Friday, January 26, 2018

What is the mission of education (as a human practice)?

What is the mission of education?
Education is an important human practice, and many books offer various views on the matter. The majority of those books, however, are written by scientists and for other scientists – so, thick, complex, too theoretical. Most of the parents, politicians, even teachers and school administrators do not need to have deep philosophical or scientific view on what education is for. A short, clear, operational definition is sufficient. Everyone who wants to develop a scientific view on education can begin from using a simple operational one, and then deepen it to extend which would feel satisfactory.
At least, that is my approach to teaching, which I, as a practicing educator (a.k.a. a practitioner) has been successfully using for many years (http://www.teachology.xyz/vv.htm).
Here it is, my take on the mission of education.
Education is not about knowledge, per se.
The mission of education is enabling people to succeed in life.
Achieving a success requires doing something, and doing it right, acting, and directing actions toward specific goals; achieving those goals means succeeding.
A person who is capable of achieving various professional goals within a specific profession is called competent. And the set of abilities the competent person has is called professional competence.
No doubt, knowledge is an important part of a professional competence. But knowledge alone is not enough for achieving a professional success.
This understanding of education and its mission leads to a specific view on teaching practice.
Everything a teacher does has to be helping students to obtain abilities needed to succeed in life.
Actions which could impede future student success have to be eliminated from teaching practice.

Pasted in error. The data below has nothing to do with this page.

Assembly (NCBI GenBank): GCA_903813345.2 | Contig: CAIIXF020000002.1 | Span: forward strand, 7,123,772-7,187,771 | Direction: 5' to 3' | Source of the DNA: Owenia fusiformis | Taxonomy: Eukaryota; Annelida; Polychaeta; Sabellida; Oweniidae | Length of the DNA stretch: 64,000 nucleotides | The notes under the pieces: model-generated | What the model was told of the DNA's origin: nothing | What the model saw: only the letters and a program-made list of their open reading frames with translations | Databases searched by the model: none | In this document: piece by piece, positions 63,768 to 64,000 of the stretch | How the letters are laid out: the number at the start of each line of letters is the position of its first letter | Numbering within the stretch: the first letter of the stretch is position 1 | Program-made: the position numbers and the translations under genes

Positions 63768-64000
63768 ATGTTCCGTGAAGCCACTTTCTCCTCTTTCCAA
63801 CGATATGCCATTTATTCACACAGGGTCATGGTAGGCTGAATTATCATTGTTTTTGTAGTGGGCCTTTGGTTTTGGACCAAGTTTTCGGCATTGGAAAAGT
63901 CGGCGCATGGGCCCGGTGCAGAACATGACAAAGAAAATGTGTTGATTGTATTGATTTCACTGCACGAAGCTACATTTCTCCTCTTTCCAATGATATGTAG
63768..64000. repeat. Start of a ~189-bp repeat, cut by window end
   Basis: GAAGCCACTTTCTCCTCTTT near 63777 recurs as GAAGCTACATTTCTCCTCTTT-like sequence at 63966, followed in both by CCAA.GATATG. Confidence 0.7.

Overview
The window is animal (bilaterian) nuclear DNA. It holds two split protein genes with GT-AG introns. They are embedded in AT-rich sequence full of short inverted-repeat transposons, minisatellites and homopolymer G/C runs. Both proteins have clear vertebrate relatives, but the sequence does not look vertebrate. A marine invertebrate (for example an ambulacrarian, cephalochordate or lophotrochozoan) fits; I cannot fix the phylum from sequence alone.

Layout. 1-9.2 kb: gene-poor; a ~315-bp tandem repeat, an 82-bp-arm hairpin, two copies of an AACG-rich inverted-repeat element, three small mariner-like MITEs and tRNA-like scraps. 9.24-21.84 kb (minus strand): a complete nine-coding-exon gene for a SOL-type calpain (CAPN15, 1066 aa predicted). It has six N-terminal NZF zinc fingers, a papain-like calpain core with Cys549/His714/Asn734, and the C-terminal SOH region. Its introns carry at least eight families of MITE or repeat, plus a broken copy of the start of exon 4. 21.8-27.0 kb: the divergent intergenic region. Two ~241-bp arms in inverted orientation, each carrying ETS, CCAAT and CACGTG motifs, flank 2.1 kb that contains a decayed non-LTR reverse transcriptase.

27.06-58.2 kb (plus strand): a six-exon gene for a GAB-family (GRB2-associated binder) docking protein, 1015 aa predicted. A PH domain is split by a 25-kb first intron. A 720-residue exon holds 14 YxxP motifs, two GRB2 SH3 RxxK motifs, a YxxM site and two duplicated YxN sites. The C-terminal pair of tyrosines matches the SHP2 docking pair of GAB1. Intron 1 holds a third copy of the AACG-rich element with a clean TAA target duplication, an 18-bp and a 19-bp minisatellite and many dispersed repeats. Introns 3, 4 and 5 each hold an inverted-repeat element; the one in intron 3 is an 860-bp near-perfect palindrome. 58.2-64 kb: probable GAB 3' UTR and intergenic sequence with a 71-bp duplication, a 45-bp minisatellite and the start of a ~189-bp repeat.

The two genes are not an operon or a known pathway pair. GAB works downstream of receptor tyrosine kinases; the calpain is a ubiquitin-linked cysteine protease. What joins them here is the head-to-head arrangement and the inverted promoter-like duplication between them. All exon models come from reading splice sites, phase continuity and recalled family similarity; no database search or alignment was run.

Of course, the next step in the conversation would be describing various teaching activities and analyzing them in terms of their possible (positive or negative) effect on future success of students.
This conversation, in turn, could stir a discussion about a success, what does it mean, what is required for it, for are the components and indicators of a success.
The common sense, and my own experience, tells us that no single book or a conversation would be enough to cover all important aspects of such matters.
This is one of the reasons why a teacher should never stop learning.
Teacher professional development is a continuous and never-ending process.
Teachers who are consciously involved in a continuous process of professional development are called a “good teacher” (a.k.a. TeachSmith: https://teachologyforall.blogspot.com/2017/12/teachsmith.html).
Based on many years of my professional experience in the field of teacher professional development, I firmly believe that the quality of public education is directly proportional to the number of “good teachers”. Let’s say, a school district has 14 good teachers, and each good teacher teaches 68 students, in that case the maximum number of students who can count on having good education is 952.